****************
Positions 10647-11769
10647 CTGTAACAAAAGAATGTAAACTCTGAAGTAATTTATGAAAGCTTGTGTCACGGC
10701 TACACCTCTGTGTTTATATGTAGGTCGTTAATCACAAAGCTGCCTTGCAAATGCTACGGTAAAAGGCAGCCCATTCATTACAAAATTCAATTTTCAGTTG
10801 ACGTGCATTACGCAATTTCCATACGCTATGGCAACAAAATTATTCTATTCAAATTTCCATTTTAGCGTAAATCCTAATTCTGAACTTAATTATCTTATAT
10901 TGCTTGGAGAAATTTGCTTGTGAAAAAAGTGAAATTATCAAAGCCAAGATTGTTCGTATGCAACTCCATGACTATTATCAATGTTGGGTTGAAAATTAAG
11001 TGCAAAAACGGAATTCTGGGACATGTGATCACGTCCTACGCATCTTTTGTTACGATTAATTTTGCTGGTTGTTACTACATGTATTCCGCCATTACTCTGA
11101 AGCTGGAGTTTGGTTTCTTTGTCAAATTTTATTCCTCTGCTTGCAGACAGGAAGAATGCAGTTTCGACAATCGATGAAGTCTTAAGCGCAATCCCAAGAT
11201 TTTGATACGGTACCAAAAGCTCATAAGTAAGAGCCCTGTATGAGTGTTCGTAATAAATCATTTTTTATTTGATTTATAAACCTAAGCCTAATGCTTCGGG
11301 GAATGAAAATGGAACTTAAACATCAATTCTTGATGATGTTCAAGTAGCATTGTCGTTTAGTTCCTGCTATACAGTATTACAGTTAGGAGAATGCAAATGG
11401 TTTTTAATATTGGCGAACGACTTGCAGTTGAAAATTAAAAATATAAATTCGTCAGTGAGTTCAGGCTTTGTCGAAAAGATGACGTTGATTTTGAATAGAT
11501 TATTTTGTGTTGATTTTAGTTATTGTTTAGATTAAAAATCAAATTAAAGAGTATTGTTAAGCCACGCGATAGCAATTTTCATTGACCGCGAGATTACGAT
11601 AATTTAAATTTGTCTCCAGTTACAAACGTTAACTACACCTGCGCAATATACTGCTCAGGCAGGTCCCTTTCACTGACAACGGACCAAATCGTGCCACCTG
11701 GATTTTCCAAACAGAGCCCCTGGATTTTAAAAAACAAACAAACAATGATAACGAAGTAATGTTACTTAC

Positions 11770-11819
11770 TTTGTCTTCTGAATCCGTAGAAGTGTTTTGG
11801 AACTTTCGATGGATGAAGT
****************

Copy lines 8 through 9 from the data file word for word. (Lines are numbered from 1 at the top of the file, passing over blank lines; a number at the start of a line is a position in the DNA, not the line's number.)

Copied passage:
11201 TTTGATACGGTACCAAAAGCTCATAAGTAAGAGCCCTGTATGAGTGTTCGTAATAAATCATTTTTTATTTGATTTATAAACCTAAGCCTAATGCTTCGGG
11301 GAATGAAAATGGAACTTAAACATCAATTCTTGATGATGTTCAAGTAGCATTGTCGTTTAGTTCCTGCTATACAGTATTACAGTTAGGAGAATGCAAATGG